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Supernova. Explosions Stars may explode cataclysmically. –Large energy release (10 3 – 10 6 L  ) –Short time period (few days) These explosions used.

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Presentation on theme: "Supernova. Explosions Stars may explode cataclysmically. –Large energy release (10 3 – 10 6 L  ) –Short time period (few days) These explosions used."— Presentation transcript:

1 Supernova

2 Explosions Stars may explode cataclysmically. –Large energy release (10 3 – 10 6 L  ) –Short time period (few days) These explosions used to be classified as novas or supernovas. –Based on absolute magnitude They are now all called supernovas.

3 Hydrogen Lines Supernovas are classified by their emission spectra. –Historical classification –Not related to mechanism The initial classification is based on hydrogen. Secondary classification is based on other elements. –Silicon absorption –Helium emission

4 Mass Relations Stars on the HR diagram line up according to mass. The time on the main sequence is spent burning hydrogen. –Massive stars burn faster 10 M  3 M  0.02 M  0.5 M 

5 Giants When core hydrogen is exhausted helium burning begins. –Degenerate gas core 10 8 K Helium fusion through triple alpha causes a helium flash. –Rapid expansion 100 x R Aldebaran Capella giants

6 Degenerate electrons The nuclei from fusion are separated from their electrons. –Filled fermi states with degenerate electrons –Provides opposing force to gravity The energy of contraction blows off outer layers of star. inward force of gravity outward force of electrons

7 Dwarves Giants that exhaust their core helium become white dwarves. –Planetary nebulas Isolated white dwarves slowly cool due to lack of further fusion. white dwarves giants

8 Binary Dwarves White dwarves can occur in binary stars. –One star ages faster –Original detection White dwarves continue gravitational pull on companion. –Tidal forces Sirius image from Chandra - NASA

9 Binary Explosions A binary can transfer gas from a giant to a white dwarf. If the white dwarf exceeds M CH, gravity will exceed electron repulsion. It will explode into a type I supernova. –Star-sized fusion bomb giant star gas pulled to partner white dwarf supernova

10 Binary Life Cycle Close binary stars will evolve at different times. The massive star will form a white dwarf first. The second star goes giant and engulfs white dwarf. –Material from the second star is also blown away supernova 1-3 M  4-9 M  1-3 M  1.5 M 

11 Core Fusion For high mass stars fusion continues beyond helium fusion. Each fusion stage requires higher temperatures and pressures and takes place in deeper layers. Fusion steps –Hydrogen to helium –Helium to carbon –Carbon to oxygen –Oxygen to neon –Neon to silicon –Silicon to iron

12 Supergiants Massive stars can sustain helium burning and that are brighter than expected are large and are called supergiants. –M > 5-8 M  Rigel Betelgeuse supergiants

13 Gravitational Binding The change in gravitational energy is released during collapse. –From 1 M , r = 1000 km –To r = 10 km The estimate is an order of magnitude greater than the amount needed for nuclear changes. –90% available for release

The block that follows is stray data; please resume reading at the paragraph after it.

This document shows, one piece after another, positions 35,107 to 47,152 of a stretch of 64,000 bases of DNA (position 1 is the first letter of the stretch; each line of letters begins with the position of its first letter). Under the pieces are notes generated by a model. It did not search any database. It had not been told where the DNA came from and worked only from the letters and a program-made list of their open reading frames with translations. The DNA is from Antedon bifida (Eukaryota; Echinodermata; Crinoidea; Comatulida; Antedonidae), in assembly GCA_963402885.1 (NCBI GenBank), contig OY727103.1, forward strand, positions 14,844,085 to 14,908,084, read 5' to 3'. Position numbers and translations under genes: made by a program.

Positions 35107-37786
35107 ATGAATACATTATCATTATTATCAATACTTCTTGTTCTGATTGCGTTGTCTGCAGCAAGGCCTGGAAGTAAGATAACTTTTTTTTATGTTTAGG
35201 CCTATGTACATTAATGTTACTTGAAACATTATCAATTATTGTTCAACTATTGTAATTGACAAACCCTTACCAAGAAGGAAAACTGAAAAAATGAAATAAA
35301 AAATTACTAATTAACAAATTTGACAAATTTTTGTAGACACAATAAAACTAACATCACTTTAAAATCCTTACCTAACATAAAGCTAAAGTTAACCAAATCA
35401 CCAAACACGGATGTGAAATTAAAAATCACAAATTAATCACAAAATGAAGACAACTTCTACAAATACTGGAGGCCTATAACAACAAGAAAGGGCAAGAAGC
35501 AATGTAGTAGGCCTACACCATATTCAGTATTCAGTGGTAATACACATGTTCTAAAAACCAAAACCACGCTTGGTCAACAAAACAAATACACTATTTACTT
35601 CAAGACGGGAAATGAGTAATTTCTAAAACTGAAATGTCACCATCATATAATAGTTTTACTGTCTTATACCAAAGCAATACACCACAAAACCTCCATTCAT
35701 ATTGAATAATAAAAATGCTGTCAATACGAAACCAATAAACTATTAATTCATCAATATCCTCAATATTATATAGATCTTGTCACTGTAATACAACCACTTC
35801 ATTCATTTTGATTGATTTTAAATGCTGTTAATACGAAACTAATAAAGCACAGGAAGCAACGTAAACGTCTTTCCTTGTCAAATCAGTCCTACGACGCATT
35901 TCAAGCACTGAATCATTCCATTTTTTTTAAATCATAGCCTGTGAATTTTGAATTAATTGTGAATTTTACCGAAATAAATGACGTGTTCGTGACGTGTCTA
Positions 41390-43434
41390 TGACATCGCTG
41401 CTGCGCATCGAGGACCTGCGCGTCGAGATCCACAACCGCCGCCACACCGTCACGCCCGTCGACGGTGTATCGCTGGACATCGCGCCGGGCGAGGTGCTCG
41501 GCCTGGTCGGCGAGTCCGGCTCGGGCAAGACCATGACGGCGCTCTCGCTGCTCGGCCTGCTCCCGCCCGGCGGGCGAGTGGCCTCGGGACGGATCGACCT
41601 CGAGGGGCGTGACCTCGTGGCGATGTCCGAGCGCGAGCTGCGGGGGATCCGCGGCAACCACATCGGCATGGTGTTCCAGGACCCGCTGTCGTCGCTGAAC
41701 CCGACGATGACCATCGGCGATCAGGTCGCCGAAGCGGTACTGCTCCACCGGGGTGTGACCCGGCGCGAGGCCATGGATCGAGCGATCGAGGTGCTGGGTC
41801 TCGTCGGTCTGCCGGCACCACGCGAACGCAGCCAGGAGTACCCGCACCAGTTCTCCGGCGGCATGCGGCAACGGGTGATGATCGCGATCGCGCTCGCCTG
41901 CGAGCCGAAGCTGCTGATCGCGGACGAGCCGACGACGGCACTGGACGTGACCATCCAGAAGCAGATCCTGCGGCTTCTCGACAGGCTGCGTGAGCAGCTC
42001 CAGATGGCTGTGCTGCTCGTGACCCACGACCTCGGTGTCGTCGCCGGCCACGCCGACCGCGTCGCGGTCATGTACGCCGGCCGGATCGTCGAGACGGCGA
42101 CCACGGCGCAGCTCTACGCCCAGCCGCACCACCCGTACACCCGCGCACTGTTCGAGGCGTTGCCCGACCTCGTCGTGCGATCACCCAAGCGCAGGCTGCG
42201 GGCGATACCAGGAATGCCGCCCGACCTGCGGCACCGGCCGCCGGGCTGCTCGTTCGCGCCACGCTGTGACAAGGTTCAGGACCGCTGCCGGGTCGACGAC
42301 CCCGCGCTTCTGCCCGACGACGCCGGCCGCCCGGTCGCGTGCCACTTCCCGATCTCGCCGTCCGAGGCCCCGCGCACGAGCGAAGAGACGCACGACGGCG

14 Total Energy The energy released by the collapse of a core is great. –Optical: 10 42 J in weeks –About 10 10 times the Sun –Equal to some galaxies

15 Death of Supergiants A supergiant with more than 8 M  will oscillate in temperature becoming more luminous. Eventually the core is so collapsed by gravity that the electrons cannot hold the core apart. A star like this will become a type II supernova. Sun supernovae

16 Neutrino Production The core can cool by producing neutrinos. –Plasma at 10 11 K –Opaque to photons Neutrinos can carry kinetic energy. –Hot enough for all three types –Pair production dominates

17 Neutrino Observation

18 Stellar Explosion When gravitational force exceeds the electron repulsion, the core collapses immediately. The energy is released as photons and mostly neutrinos. The outward energy hits collapsing material and the star explodes.

19 Supernova Remnants The supernova core collapse is at 200 billion K. The photons are energetic enough to break up iron nuclei. The particles from the broken nuclei fuse with iron to create heavy elements. This matter goes to form new stars and planets.

20 Nuclear Force Neutron stars forms when the core mass exceeds the Chandrasekar mass: 1.5 M . –Photodisintegration: 1.4 x 10 45 J –Electron capture: 1.6 x 10 45 J Nuclear forces stop further collapse. –Reach nuclear density r 0 = 1.2 x 10 -15 m  nuc = 2.3 x 10 17 kg/m 3

21 Pulsars Neutron stars create very large magnetic fields. –Spin faster with collapse –Up to 30 Hz They can be observed as repeating flashes of light as the magnetic poles point towards us.

22 Rotation Time Minimum period is found by balancing gravity and centripetal force. –Fast rotation from high density The period decreases with time. –Magnetic dipole radiation –Predict 1200 years for Crab pulsar

23 X-rays The surface gravity creates tremendous accelerations. –Accelerating electrons radiate photons –Radiate as x-rays X-ray telescopes in orbit can spot neutron stars in supernova remnants.

24 X-ray Pulsars Pulsars also emit x-rays. –Blink at characteristic period –Crab nebula period 33 ms Crab nebula offCrab nebula on

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